Citing significant cuts in state funding, combined with changes from state and federal agencies that would increase costs, Blue Ridge H.O.P.E. will be closing at the end of the month.
“This is a sad day for victims of domestic violence all across this area,” the Rev. Phil Goble Jr. said on Wednesday. Goble is executive director for the Greater Mount Airy Ministry of Hospitality (GMAMH), which oversees the shelter. “We have watched (the) economic landscape change so drastically in the last few months — especially with state and federal grants — that it has just been unreal.”
Specifically, Goble cited two funding changes which he said have made it impossible for the county’s only domestic violence shelter to continue operating.
“The North Carolina Governor’s Crime Commission changed its funding strategy to award every agency about $55,000 and then extra money for specific target areas,” Goble said Tuesday. “We did not qualify for the targets and the $55,000 was almost $100,000 less than we received from GCC last year.” The grant also required Blue Ridge H.O.P.E. to expand its services to Stokes and Yadkin counties.
The North Carolina Council for Women also made changes, continuing its funding of the shelter for domestic violence-related work, but demanding changes in the agency before the council would release money for sexual assault cases. Among those changes would have been setting up a separate office and hiring more staff.
“The sexual assault grant would have been about $69,000,” Goble said.
Those two losses pulled nearly $170,000 out of the agency’s annual budget of roughly $230,000.
Another change, by the federally-funded Emergency Services Grant, would require the agency to find permanent housing for its clients within 30 days of the client entering the shelter — and that housing had to be in the county from which they had come.
Goble said, as an example, that if a domestic violence victim from Stokes County were in his shelter, Blue Ridge H.O.P.E. would be required to find her some level of housing there — be it an apartment or house — and then continue to offer her services there.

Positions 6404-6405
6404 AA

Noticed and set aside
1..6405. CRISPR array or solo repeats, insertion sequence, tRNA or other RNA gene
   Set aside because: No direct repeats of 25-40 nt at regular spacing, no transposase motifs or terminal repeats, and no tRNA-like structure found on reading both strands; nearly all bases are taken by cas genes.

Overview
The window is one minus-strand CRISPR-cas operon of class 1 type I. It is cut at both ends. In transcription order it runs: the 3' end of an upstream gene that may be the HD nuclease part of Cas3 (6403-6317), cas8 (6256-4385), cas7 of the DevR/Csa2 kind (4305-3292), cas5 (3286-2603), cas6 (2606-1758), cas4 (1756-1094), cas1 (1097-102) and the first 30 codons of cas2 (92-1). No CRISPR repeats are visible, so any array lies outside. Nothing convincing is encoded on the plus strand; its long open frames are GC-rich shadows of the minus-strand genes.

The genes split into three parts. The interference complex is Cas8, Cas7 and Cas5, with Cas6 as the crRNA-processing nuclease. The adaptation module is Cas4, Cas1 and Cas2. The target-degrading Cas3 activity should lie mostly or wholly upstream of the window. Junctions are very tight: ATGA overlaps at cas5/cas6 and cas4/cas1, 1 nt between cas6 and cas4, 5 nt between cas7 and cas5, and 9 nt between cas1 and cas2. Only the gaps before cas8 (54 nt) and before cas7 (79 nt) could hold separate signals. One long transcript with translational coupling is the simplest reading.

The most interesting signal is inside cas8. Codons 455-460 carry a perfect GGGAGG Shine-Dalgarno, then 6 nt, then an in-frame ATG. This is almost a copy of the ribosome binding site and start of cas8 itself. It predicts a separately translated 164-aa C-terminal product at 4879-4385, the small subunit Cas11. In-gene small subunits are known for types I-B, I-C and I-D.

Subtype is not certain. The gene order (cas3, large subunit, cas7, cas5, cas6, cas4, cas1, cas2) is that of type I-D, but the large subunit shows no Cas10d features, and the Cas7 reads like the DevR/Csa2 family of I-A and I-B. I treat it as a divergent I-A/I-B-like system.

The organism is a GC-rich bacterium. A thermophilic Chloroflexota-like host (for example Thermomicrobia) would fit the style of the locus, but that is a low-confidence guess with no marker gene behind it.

“We just don’t have the manpower to do this,” Goble said.
All of the changes come on top of the fact that the GMAMH had been facing the prospect of having to find a new location for the shelter because of fire code issues with the current facility.
“It just seems to have been one thing after another,” Goble said. Ultimately, all of those obstacles and funding losses became too much to overcome.
“This decision was not reached quickly or without research and due diligence,” said Bob Meinecke, chairman of the board for GMAMH. “We have applied for other grants — and been turned down. We have tried to have fundraisers — which did not draw well. We do not know what else could be done.”
“We appreciate all the help and support we have had. It is heartbreaking to know that on July 1, there will not be a shelter for victims of domestic violence in Surry County,” Goble said.
In addition to the loss of the shelter, its closing will eliminate seven to eight full-time and part-time jobs, Goble said.
Blue Ridge H.O.P.E. opened in April 2009. From April 2009 to May 31, 2012, the facility provided 8,606 nights of shelter to 160 women and 138 children, according to information supplied by Goble. Blue Ridge H.O.P.E. has done nearly 1,000 transports and close to 1,100 support group sessions.
“And all of those services were desperately needed,” he said in a written statement. “The Surry County Sheriff’s Office answered 1,108 domestic violence calls between 2010 and 2011. In that same two-year span, the Mount Airy Police Department answered 1,018 domestic violence calls. The Pilot Mountain Police Department, Elkin Police Department and Dobson Police Department combined to handle 191 calls in that span. That is 2,317 domestic disturbance calls in Surry County the last two years — and average of almost 100 per month.”
“The need is here for a domestic violence shelter,” Meinecke said. “There are programs that offer court advocacy and support groups, but they put victims in hotel rooms, not in a secure, confidential shelter. We pray that someone picks up this cause and works diligently to bring a shelter back to Surry County.”
Shelter workers will continue operations until Saturday, June 30. The hotline will be operational and materials available through that date.
“We pray for the victims of domestic violence, our staff and the community as this great haven of hope and help closes its doors,” Goble said. “We are so thankful and grateful to all those who have been part of Blue Ridge H.O.P.E.”
After the shelter closes, Goble said the nearest domestic violence shelters will be in Statesville and Alleghany County.
For more information on the GMAMH, contact Goble at 710-2530, write to him at 319 S. Main St., Suite 101, Mount Airy, NC 27030, or visit gmamh.org and send a note through the website.
Reach John Peters at email@example.com or at 719-1931.